This young feral girl did not need a pregnancy to deal with. She already only had one eye and a severe respiratory infection and was an easy target for many nearby males. Once spayed and returned, she was no longer chased and bullied by males and was able to have a fighting chance at food, shelter and care at her colony.
Do you have the time?
It takes a long time to wait for a mother to give birth weeks later, then raise her babies to the age that they can be fixed and adopted out. It could easily take four months. In those four months you spend caring for a litter electively added to the population, many more lives could have been saved by addressing kittens already born and abandoned house cats who will likely not survive the streets.
If you do not plan to foster and fund this on your own, please know there are not enough rescues. They are full. Shelters are full if your town is fortunate enough to have one. Most do not which puts even more pressure on private nonprofits. The further into the year you go, the worse it becomes. Not everyone who says yes is going to be better equipped financially to handle the responsibility than you are.
Still need convincing? So did I!
The proof came to me sadly and abruptly throughout my years of rescue.
It came while I climbed through piles of dead bodies on my stomach to rescue whoever was left breathing.
It came when I pulled up a tarp to find a mother nursing her kittens on top of another dead family who had died there last year!
It came when I was forced to make the decision to euthanize live adorable kittens as the maggots has simply eaten too much of them.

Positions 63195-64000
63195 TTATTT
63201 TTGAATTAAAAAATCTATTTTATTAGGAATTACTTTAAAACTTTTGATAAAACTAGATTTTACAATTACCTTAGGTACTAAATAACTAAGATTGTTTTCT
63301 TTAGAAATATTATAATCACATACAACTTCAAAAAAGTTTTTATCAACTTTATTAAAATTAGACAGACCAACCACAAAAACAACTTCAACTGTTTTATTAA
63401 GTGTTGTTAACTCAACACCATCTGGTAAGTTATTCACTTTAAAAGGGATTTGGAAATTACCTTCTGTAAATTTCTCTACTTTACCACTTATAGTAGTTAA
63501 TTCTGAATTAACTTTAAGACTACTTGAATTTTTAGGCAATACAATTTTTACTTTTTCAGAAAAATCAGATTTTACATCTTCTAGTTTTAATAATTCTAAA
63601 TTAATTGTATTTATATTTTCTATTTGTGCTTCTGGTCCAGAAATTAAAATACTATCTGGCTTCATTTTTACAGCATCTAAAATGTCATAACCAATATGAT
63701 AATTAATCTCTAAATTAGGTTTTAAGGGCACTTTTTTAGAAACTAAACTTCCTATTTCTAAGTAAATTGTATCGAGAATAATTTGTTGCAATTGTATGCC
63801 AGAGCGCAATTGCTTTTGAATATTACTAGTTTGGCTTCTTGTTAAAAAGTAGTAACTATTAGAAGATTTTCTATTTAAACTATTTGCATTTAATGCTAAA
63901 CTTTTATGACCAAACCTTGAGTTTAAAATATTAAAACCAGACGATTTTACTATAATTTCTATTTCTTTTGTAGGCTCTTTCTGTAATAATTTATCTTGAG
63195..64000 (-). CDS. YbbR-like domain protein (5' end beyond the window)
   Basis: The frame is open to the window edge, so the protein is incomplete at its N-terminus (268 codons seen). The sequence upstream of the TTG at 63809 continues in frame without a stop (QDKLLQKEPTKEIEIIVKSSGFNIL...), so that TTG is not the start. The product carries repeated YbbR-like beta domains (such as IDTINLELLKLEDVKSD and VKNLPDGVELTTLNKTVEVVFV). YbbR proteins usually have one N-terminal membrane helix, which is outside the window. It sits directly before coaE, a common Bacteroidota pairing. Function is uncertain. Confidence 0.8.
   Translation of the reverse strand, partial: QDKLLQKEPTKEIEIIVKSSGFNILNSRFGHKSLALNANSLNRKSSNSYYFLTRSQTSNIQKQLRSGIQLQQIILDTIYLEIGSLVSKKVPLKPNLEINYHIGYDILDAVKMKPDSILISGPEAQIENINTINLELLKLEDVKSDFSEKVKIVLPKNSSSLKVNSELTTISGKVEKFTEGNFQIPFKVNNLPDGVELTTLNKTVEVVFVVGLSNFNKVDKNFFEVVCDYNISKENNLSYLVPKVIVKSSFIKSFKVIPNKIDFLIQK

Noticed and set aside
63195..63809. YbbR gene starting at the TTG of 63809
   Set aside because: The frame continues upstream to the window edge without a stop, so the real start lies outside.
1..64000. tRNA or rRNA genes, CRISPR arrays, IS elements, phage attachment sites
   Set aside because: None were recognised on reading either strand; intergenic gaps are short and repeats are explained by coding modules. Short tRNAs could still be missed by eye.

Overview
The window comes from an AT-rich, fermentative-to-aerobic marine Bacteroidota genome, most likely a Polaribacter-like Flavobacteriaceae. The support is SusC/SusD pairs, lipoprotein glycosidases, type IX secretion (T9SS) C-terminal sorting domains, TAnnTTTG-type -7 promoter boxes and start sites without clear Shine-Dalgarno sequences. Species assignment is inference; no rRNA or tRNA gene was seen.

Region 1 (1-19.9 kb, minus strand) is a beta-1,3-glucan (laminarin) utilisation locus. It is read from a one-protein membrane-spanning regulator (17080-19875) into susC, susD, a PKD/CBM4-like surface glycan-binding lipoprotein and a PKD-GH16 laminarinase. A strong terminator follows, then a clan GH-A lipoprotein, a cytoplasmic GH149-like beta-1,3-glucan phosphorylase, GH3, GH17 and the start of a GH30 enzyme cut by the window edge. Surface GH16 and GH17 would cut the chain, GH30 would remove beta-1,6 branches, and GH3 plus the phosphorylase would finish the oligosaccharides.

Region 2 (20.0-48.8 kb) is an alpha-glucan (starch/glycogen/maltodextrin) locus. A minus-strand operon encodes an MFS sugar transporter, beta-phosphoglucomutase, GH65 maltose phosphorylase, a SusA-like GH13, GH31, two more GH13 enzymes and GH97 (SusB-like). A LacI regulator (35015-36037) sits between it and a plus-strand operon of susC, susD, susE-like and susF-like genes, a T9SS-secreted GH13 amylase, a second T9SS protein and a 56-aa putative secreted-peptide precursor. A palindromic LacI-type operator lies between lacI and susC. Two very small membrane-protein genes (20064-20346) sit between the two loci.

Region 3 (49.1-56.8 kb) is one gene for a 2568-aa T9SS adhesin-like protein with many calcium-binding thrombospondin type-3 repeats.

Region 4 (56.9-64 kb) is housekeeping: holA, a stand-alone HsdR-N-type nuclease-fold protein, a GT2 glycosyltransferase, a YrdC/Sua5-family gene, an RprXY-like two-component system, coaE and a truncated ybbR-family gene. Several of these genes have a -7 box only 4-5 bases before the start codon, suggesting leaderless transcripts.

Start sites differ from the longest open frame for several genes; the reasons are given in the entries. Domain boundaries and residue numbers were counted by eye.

It came when I woke up to a feral cat who had given birth overnight and torn the limbs off her still living babies.
It came in a thousand gruesome ways that would horrify almost anyone.
If you do this long enough, the pain of witnessing death over and over is overwhelming. It's heart wrenching to have to say no when there are no foster homes left, and when you know the fate others are facing outside alone and unwanted.
Once you realize as I did that this is not about us deciding who gets to live, but about ending an unimaginable cycle of suffering, the decision becomes apparent.
They won't all make it. We get to decide how it ends.
Personally I feel spay-abort under anesthesia is far more humane than any alternatives I have seen on the streets. I am able to look past what is in front of me and know what is happening outside. I know what my decisions will mean to countless other suffering animals. Ultimately I make the same decision I would want made for me.
This entire situation is incredibly sad. The mess that humans have made and number of animals who painfully lose their lives due to our irresponsibility is awful. Please do not make that number even larger by bringing more kittens into the world.
A mother cat was repeatedly allowed to give birth in this location. Kittens were stuck under furniture and delivered among garbage, waste, and bodies of deceased animals. We were called too late but she is finally spayed and the kittens fixed and adopted through a partner rescue. Had she been pregnant, there is no question that spay-abort would have spared her another stressful pregnancy and left spots open at our partner's shelter facility.
*based on NJ Board of Health statistics